Local Box Meal Plan, August 15-19

Okay, I admit it. I had never heard of Red Aztec Spinach until I saw it on the Local Box lineup for this week. Apparently it’s a spinach-type green that tastes like broccoli. The plant thrives in full sun and heat, and the tender leaves and tips are popular in traditional Mexican and South American cuisine.
Judging by the Local Box video, it looks like we’ll get enough of the Red Aztec Spinach to use with other ingredients as part of a main dish, or as a side dish on its own. Either way, it’s important to only prepare the tips and leaves of this plant, since the stems are very woody and tough.
Here’s what to expect besides Red Aztec Spinach in the Local Box:
  • Assorted Eggplant – Fruitfull Hill Farm
  • Watermelon (x-large) – Gundermann Acres
  • Okra – Engel Farm
  • Basil- Gundermann Acres
  • Pickling Cucumbers- Gundermann Acres
  • Red Aztec Spinach – My Father’s Farm
  • Red Potatoes – Gundermann Acres
  • Summer Peas – Just Peachy Farm
  • Assorted Peppers – Comanche Oaks

Here’s what I’m cooking with all the goodness:

Meal One: Roasted okra sprinkled with garam masala, served with field pea hummus, pita bread and Indian chicken skewers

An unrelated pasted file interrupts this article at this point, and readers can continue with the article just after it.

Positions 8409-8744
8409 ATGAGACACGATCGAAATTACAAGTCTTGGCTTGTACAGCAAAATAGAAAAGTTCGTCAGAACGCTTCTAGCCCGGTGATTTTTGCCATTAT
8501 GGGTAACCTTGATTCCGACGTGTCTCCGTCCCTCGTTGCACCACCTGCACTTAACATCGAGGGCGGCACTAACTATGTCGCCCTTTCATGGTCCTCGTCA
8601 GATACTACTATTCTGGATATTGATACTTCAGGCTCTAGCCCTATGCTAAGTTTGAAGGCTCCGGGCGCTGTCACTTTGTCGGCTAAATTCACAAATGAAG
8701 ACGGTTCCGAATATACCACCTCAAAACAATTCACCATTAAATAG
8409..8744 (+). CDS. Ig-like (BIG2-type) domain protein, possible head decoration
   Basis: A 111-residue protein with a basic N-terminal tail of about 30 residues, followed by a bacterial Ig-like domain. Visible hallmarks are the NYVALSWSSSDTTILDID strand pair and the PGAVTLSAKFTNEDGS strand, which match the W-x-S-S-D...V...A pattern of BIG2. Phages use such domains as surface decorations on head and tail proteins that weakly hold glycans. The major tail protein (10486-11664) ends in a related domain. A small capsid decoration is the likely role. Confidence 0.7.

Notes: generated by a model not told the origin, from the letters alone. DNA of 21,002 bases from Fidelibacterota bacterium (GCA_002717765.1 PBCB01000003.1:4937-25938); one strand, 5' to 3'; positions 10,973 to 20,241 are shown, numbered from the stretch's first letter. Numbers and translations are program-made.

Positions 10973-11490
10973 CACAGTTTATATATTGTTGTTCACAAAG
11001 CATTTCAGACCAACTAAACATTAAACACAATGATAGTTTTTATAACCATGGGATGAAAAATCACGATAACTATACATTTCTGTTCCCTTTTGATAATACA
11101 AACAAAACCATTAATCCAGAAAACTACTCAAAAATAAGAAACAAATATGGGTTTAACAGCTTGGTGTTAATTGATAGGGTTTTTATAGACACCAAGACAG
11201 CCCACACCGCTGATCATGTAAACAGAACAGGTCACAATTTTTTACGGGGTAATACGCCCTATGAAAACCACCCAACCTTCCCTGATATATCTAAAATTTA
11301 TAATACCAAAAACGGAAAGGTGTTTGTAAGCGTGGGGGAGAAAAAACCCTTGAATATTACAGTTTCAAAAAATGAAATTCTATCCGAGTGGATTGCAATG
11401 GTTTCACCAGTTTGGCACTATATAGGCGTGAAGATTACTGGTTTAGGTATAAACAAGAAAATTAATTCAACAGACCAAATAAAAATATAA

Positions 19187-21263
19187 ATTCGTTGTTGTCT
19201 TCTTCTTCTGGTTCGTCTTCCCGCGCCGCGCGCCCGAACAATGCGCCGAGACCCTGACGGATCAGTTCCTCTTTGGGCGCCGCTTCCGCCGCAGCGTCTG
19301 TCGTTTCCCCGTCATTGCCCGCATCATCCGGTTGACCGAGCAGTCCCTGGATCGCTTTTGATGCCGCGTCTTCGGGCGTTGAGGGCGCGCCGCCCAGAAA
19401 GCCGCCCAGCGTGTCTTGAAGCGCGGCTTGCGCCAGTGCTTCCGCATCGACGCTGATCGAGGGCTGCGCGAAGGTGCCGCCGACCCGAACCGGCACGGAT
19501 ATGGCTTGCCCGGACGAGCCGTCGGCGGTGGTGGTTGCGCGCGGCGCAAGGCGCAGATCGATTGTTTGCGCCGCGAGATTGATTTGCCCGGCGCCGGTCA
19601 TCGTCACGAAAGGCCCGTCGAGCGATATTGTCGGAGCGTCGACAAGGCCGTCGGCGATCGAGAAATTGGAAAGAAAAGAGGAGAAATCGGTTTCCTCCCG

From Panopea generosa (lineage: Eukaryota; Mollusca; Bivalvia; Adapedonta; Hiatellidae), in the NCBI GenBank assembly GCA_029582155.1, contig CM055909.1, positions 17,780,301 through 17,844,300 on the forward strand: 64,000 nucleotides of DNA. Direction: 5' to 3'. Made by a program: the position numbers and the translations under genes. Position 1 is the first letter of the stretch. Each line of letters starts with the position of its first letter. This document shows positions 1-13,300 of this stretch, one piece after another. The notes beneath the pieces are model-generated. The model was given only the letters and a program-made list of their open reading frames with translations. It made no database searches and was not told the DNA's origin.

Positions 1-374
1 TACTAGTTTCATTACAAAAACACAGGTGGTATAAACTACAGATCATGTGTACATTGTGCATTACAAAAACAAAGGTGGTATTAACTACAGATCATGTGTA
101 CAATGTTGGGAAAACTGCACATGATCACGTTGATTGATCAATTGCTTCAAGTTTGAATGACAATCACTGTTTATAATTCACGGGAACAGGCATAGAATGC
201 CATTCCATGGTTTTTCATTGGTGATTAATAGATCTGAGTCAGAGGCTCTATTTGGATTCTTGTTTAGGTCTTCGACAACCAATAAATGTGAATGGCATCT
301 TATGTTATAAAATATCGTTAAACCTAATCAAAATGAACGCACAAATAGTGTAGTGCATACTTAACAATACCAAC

Meal Two: Red Aztec spinach and rice, sliced watermelon on the side

Meal Four: Crock pot chicken and potatoes, sliced watermelon on the side

Meal Five: Eggplant Parmesan with spaghetti

2 responses to “Local Box Meal Plan, August 15-19

  1. This reply concerns the basil in the Greenling local box this week (15-19 AUG 2011).

    Basil? Really!? I’d never seen this kind of basil before. I was expecting proudly convexed green leaves, and was rather surprised to see the pink/purple miniature “floral arrangements” waiting for me in the kitchen.

    “It’s basil,” claimed my wife, who obviously doesn’t know anything about the grand green plant…or so I thought. As it turns out, she was right! And so were all the other folks at Greenling and Greenling associated farms AND everyone in India – from whence this decorative weed hails.

    As it turns out this ocimum tenuiflorum is quite popular in Hindu cultures, often grown outside of shrines. Some cookbooks refer to it as hot basil due to it’s peppery flavor. Plus there are numerous recipes for tea that include this basil claiming such adjectives as “energetic” and “invigorating” in their descriptions.

    Do a quick search for “Tulsi Basil” or “Holy Basil” to discover the wonders of this magestic – and apparently medicinal – basil plant. … Oh and contrary to the opinions of many, it makes lowsy tea…please don’t ask. =)

    From the Manly Meateater,
    Peter McDonald

  2. Ha! Thanks for sharing all the info!

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